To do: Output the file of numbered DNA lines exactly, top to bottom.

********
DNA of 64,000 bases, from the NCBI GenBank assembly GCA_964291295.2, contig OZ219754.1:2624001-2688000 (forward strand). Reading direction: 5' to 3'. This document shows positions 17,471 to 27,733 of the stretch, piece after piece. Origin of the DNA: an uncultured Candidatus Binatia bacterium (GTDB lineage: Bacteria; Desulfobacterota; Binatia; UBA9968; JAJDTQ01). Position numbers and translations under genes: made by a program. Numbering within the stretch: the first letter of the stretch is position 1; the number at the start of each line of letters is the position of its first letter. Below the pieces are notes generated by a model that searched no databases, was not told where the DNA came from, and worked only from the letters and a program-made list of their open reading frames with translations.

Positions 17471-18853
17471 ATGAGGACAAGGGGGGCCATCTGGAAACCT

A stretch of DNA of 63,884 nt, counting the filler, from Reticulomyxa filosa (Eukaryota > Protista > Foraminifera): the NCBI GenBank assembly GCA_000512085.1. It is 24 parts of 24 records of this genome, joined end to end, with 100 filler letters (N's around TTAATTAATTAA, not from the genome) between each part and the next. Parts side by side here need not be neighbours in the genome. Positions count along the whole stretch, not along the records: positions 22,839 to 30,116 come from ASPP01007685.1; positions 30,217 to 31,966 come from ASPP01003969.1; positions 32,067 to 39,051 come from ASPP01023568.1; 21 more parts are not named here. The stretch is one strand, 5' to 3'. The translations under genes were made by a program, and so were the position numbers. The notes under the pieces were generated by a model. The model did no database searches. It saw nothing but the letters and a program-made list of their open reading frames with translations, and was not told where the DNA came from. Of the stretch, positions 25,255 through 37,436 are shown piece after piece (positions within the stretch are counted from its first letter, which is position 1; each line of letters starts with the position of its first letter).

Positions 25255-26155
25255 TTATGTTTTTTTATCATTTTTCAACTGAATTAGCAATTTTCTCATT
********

DNA of 64,000 bases, from the NCBI GenBank assembly GCA_964291295.2, contig OZ219754.1:2624001-2688000 (forward strand). Reading direction: 5' to 3'. This document shows positions 17,471 to 27,733 of the stretch, piece after piece. Origin of the DNA: an uncultured Candidatus Binatia bacterium (GTDB lineage: Bacteria; Desulfobacterota; Binatia; UBA9968; JAJDTQ01). Position numbers and translations under genes: made by a program. Numbering within the stretch: the first letter of the stretch is position 1; the number at the start of each line of letters is the position of its first letter. Below the pieces are notes generated by a model that searched no databases, was not told where the DNA came from, and worked only from the letters and a program-made list of their open reading frames with translations.

Positions 17471-18853
17471 ATGAGGACAAGGGGGGCCATCTGGAAACCT

A stretch of DNA of 63,884 nt, counting the filler, from Reticulomyxa filosa (Eukaryota > Protista > Foraminifera): the NCBI GenBank assembly GCA_000512085.1. It is 24 parts of 24 records of this genome, joined end to end, with 100 filler letters (N's around TTAATTAATTAA, not from the genome) between each part and the next. Parts side by side here need not be neighbours in the genome. Positions count along the whole stretch, not along the records: positions 22,839 to 30,116 come from ASPP01007685.1; positions 30,217 to 31,966 come from ASPP01003969.1; positions 32,067 to 39,051 come from ASPP01023568.1; 21 more parts are not named here. The stretch is one strand, 5' to 3'. The translations under genes were made by a program, and so were the position numbers. The notes under the pieces were generated by a model. The model did no database searches. It saw nothing but the letters and a program-made list of their open reading frames with translations, and was not told where the DNA came from. Of the stretch, positions 25,255 through 37,436 are shown piece after piece (positions within the stretch are counted from its first letter, which is position 1; each line of letters starts with the position of its first letter).

Positions 25255-26155
25255 TTATGTTTTTTTATCATTTTTCAACTGAATTAGCAATTTTCTCATT